Tommy Andolini was a brute. That simple fact, coupled with an adversarial disposition, made him well-suited to his profession. In truth, he loved his job. Working for the Gambones had its rewards for a guy like Tommy. Any chance to work out his aggressions was a good day. Today was going to be a great day.
You see, Tommy hated the Irish. No reason. Maybe it was their tendency for sarcasm. Maybe it was just that he didn’t like gingers. What’s important was that an Irishman named Marty O’Brien liked to gamble. It didn’t matter if it was ponies or sports. He’d gamble on the weather if there were any takers. Poor Marty’s problems were two-fold. One was that he wasn’t very good at picking winners. The other was that he wouldn’t, or couldn’t, stop.
So, it was little surprise that Tommy caught up with Marty exactly where he expected. There sat the miserable slob, perched on a stool at Harry’s on 4th, nursing a beer and watching the Bills lose again. He was dressed in a wrinkled tux. Peanut shell remnants scattered about the bar as he reached in his jacket for his ever-thinning wallet.
Tommy chuckled to himself as he passed by the window and approached the door. Pathetic, he thought. He knew Marty’s big brother quite well. Mikey was a working man. Construction was his game, but he eked out a side-hustle collecting the neighborhood dues. To say that Tommy wasn’t fond of him would be generous. He tolerated him as a means to an end. If lining the pockets of one paddy meant he didn’t have to wallow in the rest of them, so be it.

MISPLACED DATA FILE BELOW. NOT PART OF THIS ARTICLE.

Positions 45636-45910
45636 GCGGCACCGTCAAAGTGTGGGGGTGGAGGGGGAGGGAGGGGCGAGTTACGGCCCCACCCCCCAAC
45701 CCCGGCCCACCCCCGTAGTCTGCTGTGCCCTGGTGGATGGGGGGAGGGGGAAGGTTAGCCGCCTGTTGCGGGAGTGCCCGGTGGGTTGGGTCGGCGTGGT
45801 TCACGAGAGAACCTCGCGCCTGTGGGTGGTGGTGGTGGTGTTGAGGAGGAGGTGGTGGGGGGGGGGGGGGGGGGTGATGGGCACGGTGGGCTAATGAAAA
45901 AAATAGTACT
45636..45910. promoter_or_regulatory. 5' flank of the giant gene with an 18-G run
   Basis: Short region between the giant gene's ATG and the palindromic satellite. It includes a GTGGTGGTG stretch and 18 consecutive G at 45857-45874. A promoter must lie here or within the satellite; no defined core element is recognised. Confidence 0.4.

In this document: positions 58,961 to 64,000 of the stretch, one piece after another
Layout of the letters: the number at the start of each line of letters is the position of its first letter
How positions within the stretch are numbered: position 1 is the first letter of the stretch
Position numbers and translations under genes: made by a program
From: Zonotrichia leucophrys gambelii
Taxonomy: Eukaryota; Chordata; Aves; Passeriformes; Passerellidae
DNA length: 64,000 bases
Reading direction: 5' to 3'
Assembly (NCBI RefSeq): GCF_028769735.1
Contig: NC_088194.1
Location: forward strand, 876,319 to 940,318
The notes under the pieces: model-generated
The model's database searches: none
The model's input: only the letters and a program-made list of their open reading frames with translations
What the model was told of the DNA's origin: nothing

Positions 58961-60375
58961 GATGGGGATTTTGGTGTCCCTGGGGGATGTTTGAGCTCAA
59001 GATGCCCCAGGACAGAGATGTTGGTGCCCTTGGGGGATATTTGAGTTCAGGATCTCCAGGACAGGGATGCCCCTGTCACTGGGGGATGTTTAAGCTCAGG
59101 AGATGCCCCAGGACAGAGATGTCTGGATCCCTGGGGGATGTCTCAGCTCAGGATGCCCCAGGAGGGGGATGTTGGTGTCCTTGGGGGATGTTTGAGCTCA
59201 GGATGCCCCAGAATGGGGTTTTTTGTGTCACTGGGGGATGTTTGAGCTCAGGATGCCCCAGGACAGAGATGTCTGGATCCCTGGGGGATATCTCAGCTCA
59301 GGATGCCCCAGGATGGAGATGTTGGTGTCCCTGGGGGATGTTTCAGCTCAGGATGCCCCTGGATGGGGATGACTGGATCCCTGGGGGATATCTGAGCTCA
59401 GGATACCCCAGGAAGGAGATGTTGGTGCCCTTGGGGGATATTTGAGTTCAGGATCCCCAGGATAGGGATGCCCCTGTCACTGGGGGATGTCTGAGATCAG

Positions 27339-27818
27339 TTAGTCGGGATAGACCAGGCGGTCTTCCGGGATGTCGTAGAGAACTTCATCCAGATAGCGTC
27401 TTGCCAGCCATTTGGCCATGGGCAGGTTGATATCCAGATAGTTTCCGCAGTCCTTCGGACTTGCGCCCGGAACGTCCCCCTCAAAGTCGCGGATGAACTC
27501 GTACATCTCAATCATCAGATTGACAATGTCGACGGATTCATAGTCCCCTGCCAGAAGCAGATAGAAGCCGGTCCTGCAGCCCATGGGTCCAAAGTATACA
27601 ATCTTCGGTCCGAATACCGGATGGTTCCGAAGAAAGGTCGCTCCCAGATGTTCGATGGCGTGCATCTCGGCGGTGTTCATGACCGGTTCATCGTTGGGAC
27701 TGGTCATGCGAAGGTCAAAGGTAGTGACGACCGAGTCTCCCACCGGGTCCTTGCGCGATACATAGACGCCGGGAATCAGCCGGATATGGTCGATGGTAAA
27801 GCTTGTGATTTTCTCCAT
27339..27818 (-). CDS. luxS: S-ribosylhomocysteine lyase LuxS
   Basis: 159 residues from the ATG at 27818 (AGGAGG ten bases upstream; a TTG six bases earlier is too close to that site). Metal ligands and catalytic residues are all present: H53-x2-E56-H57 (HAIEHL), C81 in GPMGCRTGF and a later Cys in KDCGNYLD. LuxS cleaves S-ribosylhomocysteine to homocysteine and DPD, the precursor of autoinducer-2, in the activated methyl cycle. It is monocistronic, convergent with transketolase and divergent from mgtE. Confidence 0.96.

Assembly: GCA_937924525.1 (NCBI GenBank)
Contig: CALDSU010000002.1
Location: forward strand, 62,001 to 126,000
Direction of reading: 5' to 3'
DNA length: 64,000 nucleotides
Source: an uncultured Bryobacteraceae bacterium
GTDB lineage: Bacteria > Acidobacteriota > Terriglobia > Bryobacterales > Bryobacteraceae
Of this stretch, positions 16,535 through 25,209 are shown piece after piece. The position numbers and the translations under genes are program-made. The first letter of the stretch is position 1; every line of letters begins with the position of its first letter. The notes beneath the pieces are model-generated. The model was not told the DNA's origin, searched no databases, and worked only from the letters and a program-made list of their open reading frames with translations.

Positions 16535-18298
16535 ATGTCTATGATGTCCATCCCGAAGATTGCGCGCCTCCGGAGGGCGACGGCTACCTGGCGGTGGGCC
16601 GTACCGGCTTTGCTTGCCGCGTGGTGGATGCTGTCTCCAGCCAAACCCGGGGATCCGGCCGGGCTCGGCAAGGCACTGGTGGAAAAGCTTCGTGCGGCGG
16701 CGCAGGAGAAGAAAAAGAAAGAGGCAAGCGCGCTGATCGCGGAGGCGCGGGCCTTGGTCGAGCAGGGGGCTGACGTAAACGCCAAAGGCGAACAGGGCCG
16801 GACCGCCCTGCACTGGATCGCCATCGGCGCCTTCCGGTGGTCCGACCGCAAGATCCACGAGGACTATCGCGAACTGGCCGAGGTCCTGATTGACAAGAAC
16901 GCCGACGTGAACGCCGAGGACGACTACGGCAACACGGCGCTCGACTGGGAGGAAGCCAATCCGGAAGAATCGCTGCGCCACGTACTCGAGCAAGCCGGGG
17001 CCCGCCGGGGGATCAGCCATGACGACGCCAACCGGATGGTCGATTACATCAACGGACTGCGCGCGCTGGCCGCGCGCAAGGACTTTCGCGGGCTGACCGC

But Mikey’s brother was a bona fide screw-up, plain and simple. He could protect his little brother from a lot of things, but how can you protect someone from themselves?
“What’s the deal with the tux?” said Tommy. The large man clamped his gloved hand on Marty’s shoulder. He squeezed, hard.
“It’s my brother’s wedding. Mikey and Erin are finally getting hitched in a couple of hours. I’m supposed to be the ‘Best Man’. What a joke.”
Anxious to move this drama along, Tommy let that last slide. He knew Erin from her pop’s grocery. She was a sweet girl, always treated him nice and smiled a lot. Mikey was a lucky man. He swept the thoughts aside. There was a job to do. “Where’s Mister Gambone’s money, Marty?” He gleefully waited for the response while he felt the muscles in his shoulders and arms flex and twitch in anticipation. Oh yeah, he was going to enjoy this.
“I had it, Tommy. I really did. It was just that the game was on and I had a few minutes to kill.”
Tommy stared at the floor so Marty couldn’t see him grin. “How much is left?”
“Nothing.” said Marty very quietly. He knew this wasn’t going to go well.
Tommy had his pre-altercation speech all ready. This was a welcome ritual for him. It was ‘go time’.
Wait a minute, thought Tommy. How’d this loser get a hold of three large to squander in the first place? Then it dawned on him.
“Marty, where is the ring? Who’d you pawn it off to?” Tommy was getting angry, but not in the professional way that he started out with five minutes ago.
“Does your brother know yet?”
“No. I was thinking about splitting.”
“You know I’d find your cowardly ass, right?”
Marty bowed his head. It was this small and shameful gesture that clicked something in Tommy Andolini’s mind. It might have been his heart or indigestion from the cold slice of pie he had for breakfast. The Gambones’ enforcer saw a bigger picture. Not for Marty or even Mikey. Erin deserved better. Straight-up.
“Let’s go, Marty.”
“Salvatore’s, dim-wit. To get the ring back.”
Photo by Stuart Conner